Prominent scholar of all things related to China, Orville Schell writes a thorough review of Tan's book in the New York Times. The review distinguishes itself with an in-depth look at the history of Sino-American relationships in the twentieth century and this history's relationship to the book. Can't beat that.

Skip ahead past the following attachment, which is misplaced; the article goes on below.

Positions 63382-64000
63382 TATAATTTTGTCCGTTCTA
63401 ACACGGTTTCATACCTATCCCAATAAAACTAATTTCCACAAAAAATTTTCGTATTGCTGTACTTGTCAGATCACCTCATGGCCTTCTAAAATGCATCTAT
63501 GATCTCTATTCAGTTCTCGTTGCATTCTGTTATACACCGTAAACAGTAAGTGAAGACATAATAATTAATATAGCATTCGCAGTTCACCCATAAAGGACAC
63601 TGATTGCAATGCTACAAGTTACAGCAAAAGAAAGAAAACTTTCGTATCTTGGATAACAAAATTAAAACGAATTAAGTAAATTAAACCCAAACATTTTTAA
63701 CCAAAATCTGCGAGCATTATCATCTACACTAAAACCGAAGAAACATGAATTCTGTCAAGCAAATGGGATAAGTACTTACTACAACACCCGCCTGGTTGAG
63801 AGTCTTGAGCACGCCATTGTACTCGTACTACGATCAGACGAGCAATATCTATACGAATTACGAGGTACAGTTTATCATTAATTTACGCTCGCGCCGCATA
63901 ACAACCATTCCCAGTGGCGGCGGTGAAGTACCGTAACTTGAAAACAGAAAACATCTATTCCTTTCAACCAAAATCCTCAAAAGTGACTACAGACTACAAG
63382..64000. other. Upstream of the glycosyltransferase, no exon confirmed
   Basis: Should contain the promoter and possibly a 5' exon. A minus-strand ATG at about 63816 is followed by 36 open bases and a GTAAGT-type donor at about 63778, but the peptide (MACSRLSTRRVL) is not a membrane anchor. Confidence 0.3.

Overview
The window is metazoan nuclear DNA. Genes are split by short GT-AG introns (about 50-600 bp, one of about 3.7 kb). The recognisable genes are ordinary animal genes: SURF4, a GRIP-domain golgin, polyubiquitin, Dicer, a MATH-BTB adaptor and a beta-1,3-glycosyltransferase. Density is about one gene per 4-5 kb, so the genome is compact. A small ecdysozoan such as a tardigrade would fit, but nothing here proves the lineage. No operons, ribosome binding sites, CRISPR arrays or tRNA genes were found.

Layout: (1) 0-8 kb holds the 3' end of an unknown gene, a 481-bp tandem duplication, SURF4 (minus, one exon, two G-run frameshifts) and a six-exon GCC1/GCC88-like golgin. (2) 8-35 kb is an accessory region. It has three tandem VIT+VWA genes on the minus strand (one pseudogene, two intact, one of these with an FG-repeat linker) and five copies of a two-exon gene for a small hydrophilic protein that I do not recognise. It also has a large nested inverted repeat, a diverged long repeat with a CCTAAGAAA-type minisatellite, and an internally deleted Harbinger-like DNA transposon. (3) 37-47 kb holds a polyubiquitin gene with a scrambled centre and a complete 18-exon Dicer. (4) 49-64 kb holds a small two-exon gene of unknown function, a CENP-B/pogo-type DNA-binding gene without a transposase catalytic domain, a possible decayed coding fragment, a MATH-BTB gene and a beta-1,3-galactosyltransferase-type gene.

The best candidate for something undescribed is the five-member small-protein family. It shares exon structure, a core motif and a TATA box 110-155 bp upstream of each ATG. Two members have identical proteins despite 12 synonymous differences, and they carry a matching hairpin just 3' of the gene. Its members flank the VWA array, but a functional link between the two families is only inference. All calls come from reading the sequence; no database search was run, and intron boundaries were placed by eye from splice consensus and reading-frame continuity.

"When political barriers began to fall in the 1970's, older emigrants welcomed the chance to end their long and agonizing exiles. But their sons and daughters looked with a deep ambivalence on the idea of having to awaken a dormant Chinese side in themselves. And so, as the exterior world went about recognizing China, re-establishing diplomatic relations and initiating trade and cultural exchanges, these young Chinese-Americans found themselves wrestling with a very different and infinitely more complicated interior problem: how to recognize a country to which they were inextricably bound by heritage, but to which they had never been. It is out of this experience of being caught between countries and cultures that writers such as Maxine Hong Kingston and now Amy Tan have begun to create what is, in effect, a new genre of American fiction."